Farmers who work solely on the farm or who receive most of their income from
agricultural sales are most likely to participate in agricultural nonpoint source
(NPS) pollution control projects.
Project participants are generally more aware of water pollution than farmers who
choose not to participate.
Producers who receive most of their water quality and conservation information
from government agencies and farm magazines are most likely to change
agricultural practices that affect water quality.
Incentives to Participation
Financial incentives may be the most important factor in achievement of
voluntary implementation of BMPs.
Financial incentives include cost-share funds, tax relief, payment transfers, and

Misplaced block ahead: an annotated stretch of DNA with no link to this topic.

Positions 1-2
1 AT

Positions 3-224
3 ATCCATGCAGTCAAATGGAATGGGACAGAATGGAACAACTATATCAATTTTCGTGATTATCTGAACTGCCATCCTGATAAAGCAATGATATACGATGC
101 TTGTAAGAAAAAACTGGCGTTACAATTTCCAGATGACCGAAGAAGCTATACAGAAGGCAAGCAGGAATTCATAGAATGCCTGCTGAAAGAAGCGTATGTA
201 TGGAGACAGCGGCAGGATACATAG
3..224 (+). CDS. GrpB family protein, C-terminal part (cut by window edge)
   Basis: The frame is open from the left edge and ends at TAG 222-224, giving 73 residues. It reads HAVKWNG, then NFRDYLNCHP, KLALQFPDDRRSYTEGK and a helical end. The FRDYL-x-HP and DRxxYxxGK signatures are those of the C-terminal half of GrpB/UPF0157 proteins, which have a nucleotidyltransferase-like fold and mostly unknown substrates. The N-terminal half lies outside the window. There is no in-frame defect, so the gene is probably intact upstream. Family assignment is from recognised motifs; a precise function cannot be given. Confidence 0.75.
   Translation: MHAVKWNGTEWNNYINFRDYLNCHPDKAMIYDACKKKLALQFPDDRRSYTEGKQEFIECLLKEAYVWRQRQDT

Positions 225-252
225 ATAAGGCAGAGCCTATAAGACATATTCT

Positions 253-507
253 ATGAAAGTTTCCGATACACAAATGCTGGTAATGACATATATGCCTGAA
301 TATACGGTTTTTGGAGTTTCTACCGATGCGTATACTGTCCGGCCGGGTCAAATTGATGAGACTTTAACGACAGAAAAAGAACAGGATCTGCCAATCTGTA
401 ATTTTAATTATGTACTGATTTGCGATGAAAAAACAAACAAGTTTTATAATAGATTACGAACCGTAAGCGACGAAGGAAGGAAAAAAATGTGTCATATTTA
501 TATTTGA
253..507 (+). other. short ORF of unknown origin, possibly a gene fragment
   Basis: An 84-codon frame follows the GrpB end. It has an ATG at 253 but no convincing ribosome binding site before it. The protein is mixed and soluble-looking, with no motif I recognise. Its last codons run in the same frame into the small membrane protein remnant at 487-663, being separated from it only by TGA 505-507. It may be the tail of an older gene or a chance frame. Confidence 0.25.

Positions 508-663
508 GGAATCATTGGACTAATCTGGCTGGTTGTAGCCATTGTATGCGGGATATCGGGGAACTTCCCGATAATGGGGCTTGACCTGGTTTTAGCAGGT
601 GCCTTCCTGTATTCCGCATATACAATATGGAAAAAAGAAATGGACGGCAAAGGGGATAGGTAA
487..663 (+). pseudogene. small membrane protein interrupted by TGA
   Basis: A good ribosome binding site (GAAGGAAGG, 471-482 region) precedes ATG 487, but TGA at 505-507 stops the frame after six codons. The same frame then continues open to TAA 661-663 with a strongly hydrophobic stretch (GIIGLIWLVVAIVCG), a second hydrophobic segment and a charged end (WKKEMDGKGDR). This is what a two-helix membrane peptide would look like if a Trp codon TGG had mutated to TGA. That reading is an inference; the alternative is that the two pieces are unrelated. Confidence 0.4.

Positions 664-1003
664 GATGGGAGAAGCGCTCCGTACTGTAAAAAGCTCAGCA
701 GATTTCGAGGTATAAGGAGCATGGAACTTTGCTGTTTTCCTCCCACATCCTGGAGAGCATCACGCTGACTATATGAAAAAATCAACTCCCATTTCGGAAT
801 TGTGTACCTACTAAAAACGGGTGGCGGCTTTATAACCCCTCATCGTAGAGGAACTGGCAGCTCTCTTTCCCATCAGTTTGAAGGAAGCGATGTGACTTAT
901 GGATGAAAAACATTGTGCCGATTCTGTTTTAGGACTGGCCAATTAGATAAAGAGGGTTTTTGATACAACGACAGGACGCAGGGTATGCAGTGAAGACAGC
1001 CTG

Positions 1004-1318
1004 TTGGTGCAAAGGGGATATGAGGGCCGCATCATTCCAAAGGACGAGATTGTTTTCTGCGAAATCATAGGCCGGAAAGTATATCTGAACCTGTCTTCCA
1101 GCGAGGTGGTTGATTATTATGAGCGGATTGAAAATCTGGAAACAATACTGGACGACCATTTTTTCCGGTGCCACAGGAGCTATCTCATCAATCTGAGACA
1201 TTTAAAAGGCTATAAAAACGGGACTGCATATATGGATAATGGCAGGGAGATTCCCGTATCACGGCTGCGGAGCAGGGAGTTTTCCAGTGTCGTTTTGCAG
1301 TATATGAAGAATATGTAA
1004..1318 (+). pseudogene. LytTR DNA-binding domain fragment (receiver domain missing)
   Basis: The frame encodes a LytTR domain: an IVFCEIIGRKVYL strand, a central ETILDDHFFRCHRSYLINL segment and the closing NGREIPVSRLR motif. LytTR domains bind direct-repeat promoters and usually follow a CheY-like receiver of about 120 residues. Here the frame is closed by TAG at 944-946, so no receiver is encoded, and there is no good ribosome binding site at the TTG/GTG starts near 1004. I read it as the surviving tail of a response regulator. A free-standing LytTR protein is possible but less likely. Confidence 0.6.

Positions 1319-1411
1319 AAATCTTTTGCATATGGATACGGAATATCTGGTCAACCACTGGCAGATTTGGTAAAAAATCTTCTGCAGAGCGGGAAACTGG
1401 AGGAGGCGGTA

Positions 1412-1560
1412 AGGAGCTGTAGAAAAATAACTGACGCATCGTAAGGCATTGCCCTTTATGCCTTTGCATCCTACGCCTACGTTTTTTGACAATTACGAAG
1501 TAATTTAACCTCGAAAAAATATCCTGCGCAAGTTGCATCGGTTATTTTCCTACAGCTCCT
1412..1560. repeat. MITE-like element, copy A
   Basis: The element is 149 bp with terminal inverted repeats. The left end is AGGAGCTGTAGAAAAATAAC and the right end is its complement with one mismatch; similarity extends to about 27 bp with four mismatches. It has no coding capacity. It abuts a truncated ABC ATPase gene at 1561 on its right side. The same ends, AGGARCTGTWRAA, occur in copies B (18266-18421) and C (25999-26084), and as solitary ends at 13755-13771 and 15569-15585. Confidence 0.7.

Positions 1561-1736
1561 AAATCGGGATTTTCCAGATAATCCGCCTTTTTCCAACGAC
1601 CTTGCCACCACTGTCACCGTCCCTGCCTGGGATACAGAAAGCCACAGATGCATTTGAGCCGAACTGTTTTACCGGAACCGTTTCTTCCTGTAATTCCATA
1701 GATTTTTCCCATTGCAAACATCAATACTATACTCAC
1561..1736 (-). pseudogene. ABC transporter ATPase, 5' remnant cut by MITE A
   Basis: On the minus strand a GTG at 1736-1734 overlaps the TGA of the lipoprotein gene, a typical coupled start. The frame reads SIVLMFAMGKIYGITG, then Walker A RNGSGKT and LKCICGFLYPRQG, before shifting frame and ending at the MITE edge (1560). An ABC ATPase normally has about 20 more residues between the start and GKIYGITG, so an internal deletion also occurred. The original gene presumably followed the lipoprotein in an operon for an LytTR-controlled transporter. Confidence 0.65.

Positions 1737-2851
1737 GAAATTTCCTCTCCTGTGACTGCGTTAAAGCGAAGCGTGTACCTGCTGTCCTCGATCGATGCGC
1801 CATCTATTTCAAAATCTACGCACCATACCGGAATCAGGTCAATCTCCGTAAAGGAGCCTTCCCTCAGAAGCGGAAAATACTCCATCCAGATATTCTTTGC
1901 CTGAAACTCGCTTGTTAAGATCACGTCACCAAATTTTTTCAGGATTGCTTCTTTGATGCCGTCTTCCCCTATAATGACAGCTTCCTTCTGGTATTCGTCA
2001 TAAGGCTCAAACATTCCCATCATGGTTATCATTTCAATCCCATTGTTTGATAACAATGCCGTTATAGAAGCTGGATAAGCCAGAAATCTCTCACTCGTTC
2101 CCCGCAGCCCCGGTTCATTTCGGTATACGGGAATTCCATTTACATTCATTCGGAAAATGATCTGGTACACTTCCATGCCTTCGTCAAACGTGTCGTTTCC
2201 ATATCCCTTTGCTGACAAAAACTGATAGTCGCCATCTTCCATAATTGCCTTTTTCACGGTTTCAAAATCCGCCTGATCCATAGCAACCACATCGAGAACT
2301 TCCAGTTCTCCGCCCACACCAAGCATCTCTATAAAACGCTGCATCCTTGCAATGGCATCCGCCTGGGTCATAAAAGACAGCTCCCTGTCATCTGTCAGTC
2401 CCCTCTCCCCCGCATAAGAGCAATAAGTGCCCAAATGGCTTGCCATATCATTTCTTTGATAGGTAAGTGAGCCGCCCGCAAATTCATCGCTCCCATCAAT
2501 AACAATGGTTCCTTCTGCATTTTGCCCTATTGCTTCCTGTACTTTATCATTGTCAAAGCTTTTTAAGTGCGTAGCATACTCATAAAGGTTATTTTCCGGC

The cost of BMP installation and maintenance serves as a disincentive to BMP
The Importance of Information and Education Programs
Information and education programs increase producer participation in
agricultural NPS pollution control projects.
Information heightens farmers' awareness of water quality problems and
approaches to solving them.
Education aids farmers in selecting appropriate BMP systems.
I&E programs must begin prior to land-based project activities to facilitate
development of a sense of problem and project ownership on the part of the
One-to-one contact between producers and I&E specialists is the most effective
method to transfer information and increase participation.
New technologies can be effectively shared with producers through on-farm
Technical assistance results in more effective BMP implementation and
maintenance and better participation in NPS pollution control projects.
Producers are most likely to participate in NPS pollution control efforts when they
understand that their agricultural practices affect the water quality of a valued
local water resource.
Environmental regulations, or the threat of regulation, can motivate participation
by producers in a NPS control project.